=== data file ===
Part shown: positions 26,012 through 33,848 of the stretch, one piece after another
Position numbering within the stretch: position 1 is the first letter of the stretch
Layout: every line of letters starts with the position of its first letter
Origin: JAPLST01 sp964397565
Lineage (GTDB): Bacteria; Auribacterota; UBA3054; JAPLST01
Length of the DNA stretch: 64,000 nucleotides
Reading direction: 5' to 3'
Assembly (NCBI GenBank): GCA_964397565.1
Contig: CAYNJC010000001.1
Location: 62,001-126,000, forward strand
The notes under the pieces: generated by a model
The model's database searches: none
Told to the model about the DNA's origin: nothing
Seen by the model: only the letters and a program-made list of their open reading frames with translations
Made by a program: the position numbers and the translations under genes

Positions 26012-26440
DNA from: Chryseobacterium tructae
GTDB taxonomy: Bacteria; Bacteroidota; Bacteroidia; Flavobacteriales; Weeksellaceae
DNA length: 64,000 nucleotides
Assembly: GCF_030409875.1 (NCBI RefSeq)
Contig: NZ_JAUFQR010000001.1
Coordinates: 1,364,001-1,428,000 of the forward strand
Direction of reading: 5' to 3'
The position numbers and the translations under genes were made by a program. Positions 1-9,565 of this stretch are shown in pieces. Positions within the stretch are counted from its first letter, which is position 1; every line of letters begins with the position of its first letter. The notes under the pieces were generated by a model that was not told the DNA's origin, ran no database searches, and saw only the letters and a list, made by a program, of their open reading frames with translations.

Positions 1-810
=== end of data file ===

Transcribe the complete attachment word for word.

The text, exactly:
Part shown: positions 26,012 through 33,848 of the stretch, one piece after another
Position numbering within the stretch: position 1 is the first letter of the stretch
Layout: every line of letters starts with the position of its first letter
Origin: JAPLST01 sp964397565
Lineage (GTDB): Bacteria; Auribacterota; UBA3054; JAPLST01
Length of the DNA stretch: 64,000 nucleotides
Reading direction: 5' to 3'
Assembly (NCBI GenBank): GCA_964397565.1
Contig: CAYNJC010000001.1
Location: 62,001-126,000, forward strand
The notes under the pieces: generated by a model
The model's database searches: none
Told to the model about the DNA's origin: nothing
Seen by the model: only the letters and a program-made list of their open reading frames with translations
Made by a program: the position numbers and the translations under genes

Positions 26012-26440
DNA from: Chryseobacterium tructae
GTDB taxonomy: Bacteria; Bacteroidota; Bacteroidia; Flavobacteriales; Weeksellaceae
DNA length: 64,000 nucleotides
Assembly: GCF_030409875.1 (NCBI RefSeq)
Contig: NZ_JAUFQR010000001.1
Coordinates: 1,364,001-1,428,000 of the forward strand
Direction of reading: 5' to 3'
The position numbers and the translations under genes were made by a program. Positions 1-9,565 of this stretch are shown in pieces. Positions within the stretch are counted from its first letter, which is position 1; every line of letters begins with the position of its first letter. The notes under the pieces were generated by a model that was not told the DNA's origin, ran no database searches, and saw only the letters and a list, made by a program, of their open reading frames with translations.

Positions 1-810